Phylogenies, spatial autoregression, and the comparative method: A computer simulation test

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Brownian motion computer simulation was used to test the statistical properties of a spatial autoregressive method in estimating evolutionary correlations between two traits using interspecific comparative data. When applied with a phylogeny of 42 species, the method exhibited reasonable Type I and II error rates. Estimation abilities were comparable to those of independent contrasts and minimum evolution (parsimony) methods, and generally superior to a traditional nonphylogenetic approach (not taking phylogenies into account at all). However, the autoregressive method performed extremely poorly with a smaller phylogeny (15 species) and with nearly independent ('star') phylogenies. In both of these situations, any phylogenetic autocorrelation present in the data was not detected by the method. Results show how diagnostic techniques (e.g., Moran's I) can be useful in detecting and avoiding such situations, but that such techniques should not be used as definitive evidence that phylogenetic correlation is not present in a set of comparative data. The correction factor (α) proposed by Gittleman and Kot (1990) for use in weighting phylogenetic information had little effect in most analyses of 15 or 42 species with incorrect phylogenetic information, and may require much larger sample sizes before significant improvement is shown. With the sample sizes tested in this study, however, the autoregressive method implemented with this correction factor and correct phylogenetic information led to downwardly biased estimates of the absolute magnitude of the evolutionary correlation between two traits. Cautions and recommendations for implemention of the spatial autoregressive method are given; computer programs to conduct the analyses are available on request.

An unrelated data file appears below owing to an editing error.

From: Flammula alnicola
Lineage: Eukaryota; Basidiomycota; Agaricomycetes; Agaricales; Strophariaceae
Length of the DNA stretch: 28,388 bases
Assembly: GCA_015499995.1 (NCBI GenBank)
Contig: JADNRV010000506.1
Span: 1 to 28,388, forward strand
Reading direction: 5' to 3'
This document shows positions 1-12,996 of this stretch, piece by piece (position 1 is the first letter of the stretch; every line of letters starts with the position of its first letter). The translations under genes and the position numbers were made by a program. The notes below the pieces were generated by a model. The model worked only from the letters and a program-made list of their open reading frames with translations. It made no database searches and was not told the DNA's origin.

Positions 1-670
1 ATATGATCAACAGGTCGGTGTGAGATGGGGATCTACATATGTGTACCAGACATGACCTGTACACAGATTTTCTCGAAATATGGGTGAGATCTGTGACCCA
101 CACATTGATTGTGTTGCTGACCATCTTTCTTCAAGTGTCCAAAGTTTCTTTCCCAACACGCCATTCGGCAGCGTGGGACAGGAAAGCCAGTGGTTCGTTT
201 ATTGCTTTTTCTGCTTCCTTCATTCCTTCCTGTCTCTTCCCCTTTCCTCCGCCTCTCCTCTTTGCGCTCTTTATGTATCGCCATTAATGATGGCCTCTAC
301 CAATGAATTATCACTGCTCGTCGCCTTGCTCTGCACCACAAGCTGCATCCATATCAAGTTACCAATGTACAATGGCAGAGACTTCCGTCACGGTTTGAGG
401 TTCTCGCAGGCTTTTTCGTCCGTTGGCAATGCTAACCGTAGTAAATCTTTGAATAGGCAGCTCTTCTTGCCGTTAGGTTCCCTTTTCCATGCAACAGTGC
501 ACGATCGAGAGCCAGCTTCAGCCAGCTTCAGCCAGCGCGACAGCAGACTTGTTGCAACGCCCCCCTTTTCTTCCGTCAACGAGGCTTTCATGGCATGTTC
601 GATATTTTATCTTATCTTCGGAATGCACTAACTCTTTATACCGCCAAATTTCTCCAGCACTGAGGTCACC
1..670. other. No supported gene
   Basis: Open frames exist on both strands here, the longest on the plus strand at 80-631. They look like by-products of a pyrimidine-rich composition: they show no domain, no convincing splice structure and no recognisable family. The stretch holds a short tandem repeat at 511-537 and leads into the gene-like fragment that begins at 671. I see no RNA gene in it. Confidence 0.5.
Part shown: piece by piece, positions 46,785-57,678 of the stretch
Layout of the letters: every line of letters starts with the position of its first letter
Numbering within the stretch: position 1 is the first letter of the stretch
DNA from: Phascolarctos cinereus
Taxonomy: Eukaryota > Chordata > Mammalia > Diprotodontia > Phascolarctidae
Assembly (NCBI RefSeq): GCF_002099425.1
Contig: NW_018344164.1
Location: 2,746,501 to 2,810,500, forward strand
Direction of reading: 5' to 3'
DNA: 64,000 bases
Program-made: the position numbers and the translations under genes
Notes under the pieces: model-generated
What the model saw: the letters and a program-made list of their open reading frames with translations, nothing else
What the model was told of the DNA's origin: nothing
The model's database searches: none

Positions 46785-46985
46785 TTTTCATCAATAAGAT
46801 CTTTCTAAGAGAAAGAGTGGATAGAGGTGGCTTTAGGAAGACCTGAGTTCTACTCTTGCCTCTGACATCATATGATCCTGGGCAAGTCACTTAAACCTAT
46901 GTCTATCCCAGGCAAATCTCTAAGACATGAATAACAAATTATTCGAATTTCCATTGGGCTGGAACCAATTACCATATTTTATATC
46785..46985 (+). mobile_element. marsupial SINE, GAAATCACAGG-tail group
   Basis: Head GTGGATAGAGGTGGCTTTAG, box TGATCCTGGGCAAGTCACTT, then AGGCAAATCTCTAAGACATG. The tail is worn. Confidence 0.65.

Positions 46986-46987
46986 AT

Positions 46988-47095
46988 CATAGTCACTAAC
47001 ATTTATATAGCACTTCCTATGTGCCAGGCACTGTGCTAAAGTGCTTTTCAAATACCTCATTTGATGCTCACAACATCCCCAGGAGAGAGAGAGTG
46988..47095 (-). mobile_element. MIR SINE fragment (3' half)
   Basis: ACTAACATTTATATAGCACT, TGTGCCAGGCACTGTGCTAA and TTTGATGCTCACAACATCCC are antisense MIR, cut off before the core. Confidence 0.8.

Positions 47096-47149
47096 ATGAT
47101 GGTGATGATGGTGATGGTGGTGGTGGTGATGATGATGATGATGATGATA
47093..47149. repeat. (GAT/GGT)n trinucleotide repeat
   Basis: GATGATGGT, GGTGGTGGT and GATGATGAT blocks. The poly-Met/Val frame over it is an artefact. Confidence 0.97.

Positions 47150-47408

Original languageEnglish (US)
Pages (from-to)1750-1765
Number of pages16
Issue number5
StatePublished - Oct 1996
Externally publishedYes


  • Autocorrelation
  • coevolution
  • comparative method
  • computer simulation
  • phylogenetic analysis
  • systematics

ASJC Scopus subject areas

  • Ecology, Evolution, Behavior and Systematics
  • Genetics
  • Agricultural and Biological Sciences(all)


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